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Head of neo-Nazi terrorist organization worked for the Department of Homeland Security

Rinaldo Nazzaro, 47, the founder of The Base, a neo-Nazi terrorist organization, once worked for the Department of Homeland Security, it has been reported

The 47-year-old American founder of a neo-Nazi terrorist organization who is currently living in Russia was once employed by the Department of Homeland Security, the federal agency confirmed on Wednesday.

Rinaldo Nazzaro, the founder and leader of The Base, reportedly posted letters of appreciation from DHS and the Pentagon complimenting him for his job performance.

He is thought to have worked in intelligence analysis at DHS and in terrorism training for the military. 

One letter that has Marine Corps letterhead praised Nazzaro for helping to kill 13 targeted insurgents. 

The three undated letters included one from DHS as well as two that featured official Marine Corps letterhead, according to Vice.

‘I can confirm that Rinaldo Nazzaro worked at DHS from 2004 to 2006,’ a spokesperson for DHS told Vice.

DHS has not commented on the authenticity of the letter, which Nazzaro posted on the social media site Telegram, a platform that is thought to be popular among far-right extremists.

‘Your outstanding service has been greatly appreciated,’ says the DHS letter that Nazzaro is said to have received from his then-boss.

‘All the best in the future – I will miss you.’

Nazzaro posted a letter showing official DHS letterhead. The letter praises Nazzaro's work performance. He is also reported to have posted similar glowing letters from the Pentagon

Nazzaro posted a letter showing official DHS letterhead. The letter praises Nazzaro’s work performance. He is also reported to have posted similar glowing letters from the Pentagon

DailyMail.com has reached out to the Department of Homeland Security for comment. The image above shows DHS headquarters in Washington, DC

DailyMail.com has reached out to the Department of Homeland Security for comment. The image above shows DHS headquarters in Washington, DC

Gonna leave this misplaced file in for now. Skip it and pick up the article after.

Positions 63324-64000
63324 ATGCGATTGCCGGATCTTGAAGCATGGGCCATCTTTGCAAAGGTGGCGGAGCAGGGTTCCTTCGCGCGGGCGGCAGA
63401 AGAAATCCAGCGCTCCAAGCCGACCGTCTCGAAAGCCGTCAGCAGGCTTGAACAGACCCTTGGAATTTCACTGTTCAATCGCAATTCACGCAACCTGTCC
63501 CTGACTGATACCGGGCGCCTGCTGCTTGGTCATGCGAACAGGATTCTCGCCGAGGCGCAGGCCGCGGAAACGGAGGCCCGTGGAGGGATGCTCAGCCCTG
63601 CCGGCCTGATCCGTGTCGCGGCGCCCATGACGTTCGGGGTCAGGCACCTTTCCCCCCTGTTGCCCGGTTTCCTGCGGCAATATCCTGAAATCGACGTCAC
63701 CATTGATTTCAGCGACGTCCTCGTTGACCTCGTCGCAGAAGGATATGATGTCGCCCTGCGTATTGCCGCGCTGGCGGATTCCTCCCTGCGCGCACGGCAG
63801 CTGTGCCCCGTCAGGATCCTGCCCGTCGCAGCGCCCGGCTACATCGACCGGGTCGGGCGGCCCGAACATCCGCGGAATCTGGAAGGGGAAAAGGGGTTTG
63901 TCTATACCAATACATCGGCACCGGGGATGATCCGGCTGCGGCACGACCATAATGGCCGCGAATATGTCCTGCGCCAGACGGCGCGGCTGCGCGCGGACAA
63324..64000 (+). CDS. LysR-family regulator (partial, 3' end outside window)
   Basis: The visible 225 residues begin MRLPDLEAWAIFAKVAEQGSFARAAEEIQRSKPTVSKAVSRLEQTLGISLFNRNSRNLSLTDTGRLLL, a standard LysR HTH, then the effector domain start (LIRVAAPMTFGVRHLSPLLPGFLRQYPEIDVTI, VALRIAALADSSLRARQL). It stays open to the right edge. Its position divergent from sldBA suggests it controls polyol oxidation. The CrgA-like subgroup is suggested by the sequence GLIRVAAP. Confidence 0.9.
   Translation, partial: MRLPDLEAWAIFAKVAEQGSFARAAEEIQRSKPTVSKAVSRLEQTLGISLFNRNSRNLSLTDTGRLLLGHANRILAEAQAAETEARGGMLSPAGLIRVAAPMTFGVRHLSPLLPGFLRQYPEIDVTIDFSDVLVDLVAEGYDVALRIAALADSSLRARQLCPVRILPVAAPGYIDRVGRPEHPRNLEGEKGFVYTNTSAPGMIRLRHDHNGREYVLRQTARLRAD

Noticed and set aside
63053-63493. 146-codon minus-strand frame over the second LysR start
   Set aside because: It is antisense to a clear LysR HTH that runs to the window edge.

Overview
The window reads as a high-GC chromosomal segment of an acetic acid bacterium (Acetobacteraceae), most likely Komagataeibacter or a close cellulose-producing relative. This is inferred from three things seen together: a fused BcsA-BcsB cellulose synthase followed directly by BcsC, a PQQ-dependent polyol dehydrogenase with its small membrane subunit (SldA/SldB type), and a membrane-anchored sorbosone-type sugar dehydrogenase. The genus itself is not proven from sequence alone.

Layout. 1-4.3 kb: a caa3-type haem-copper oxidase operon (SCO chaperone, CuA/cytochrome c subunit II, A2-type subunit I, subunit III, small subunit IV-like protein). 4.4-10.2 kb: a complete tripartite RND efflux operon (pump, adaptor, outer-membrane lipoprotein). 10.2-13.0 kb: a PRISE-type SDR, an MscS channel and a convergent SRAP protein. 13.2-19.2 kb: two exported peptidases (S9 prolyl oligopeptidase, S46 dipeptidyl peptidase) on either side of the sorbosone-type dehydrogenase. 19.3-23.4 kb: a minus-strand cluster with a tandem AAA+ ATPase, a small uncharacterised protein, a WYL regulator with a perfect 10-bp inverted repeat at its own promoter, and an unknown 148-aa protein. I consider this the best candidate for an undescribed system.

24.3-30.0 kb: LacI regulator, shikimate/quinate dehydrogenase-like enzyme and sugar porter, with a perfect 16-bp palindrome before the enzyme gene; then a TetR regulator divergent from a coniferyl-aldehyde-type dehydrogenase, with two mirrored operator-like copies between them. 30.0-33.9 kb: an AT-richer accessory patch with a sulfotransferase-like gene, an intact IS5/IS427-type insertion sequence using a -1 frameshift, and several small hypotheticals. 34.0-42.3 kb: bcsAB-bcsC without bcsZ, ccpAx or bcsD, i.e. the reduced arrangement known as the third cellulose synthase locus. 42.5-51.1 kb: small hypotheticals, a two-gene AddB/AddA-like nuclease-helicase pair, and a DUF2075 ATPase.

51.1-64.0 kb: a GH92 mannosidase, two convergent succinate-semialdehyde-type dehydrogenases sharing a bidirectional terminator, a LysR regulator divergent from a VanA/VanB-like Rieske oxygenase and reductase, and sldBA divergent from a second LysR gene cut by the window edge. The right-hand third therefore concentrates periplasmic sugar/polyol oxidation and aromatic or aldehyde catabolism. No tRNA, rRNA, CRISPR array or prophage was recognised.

The same letter also contains a handwritten note which read: ‘Thanks for all the personal work you did to make DHS/Intelligence Analysis […] as good as they were. You did a superb job.’

Nazzaro also received glowing letters from the United States Marine Corps.

One of them reportedly read: ‘Furthermore, your targets led to an assessed 13 enemy killed in action.

‘Your performance as an intelligence professional reflects an impressive understanding of the insurgency in Afghanistan and tireless devotion to duty.’

DailyMail.com has sought comment from DHS and the Pentagon.

Nazzaro’s past work for sensitive government agencies in the field of national security underscores a problem facing policymakers – how to identity and root out extremists in the armed forces and security services.

Newly confirmed Defense Secretary Lloyd Austin told senators last month that the Pentagon’s job is to ‘keep America safe from our enemies. But we can’t do that if some of those enemies lie within our own ranks.’

Austin is not the first secretary to grapple with the problem. Racism has long been an undercurrent in the military. 

While leaders insist only a small minority hold extremist views, there have been persistent incidents of racial hatred and, more subtly, a history of implicit bias in what is a predominantly white institution. 

Based on 2018 data, roughly two-thirds of the military’s enlisted corps is white and about 17 per cent is black, but the minority percentage declines as rank increases. 

The Base ringleader 'Norman Spear'

a 1994 image of 'Ron Nazzaro' in the Villanova student newspaper

An image of The Base ringleader ‘Norman Spear’ (left) is seen alongside a 1994 image of ‘Ron Nazzaro’ in the Villanova student newspaper (right). In January of last year, The Guardian revealed Nazzaro, who has used several aliases online, as the leader of The Base

The US population overall is about three-quarters white and 13 per cent black, according to Census Bureau statistics. 

The Base is considered a white supremacist terrorist organization that was founded in 2018 in Washington State, according to the Southern Povery Law Center.

The organization ‘believes society should be pushed to collapse so a white ethnostate can arise out of the ruins,’ the SPLC said.

Unlike other extremist groups, it’s not focused on promulgating propaganda — instead the group aims to bring together highly skilled members to train them for acts of violence.

Nazzaro, who identity as the head of The Base was revealed in January of last year by The Guardian, was heard on secret recordings indicating that he hoped to recruit trained members of western militaries to his organization.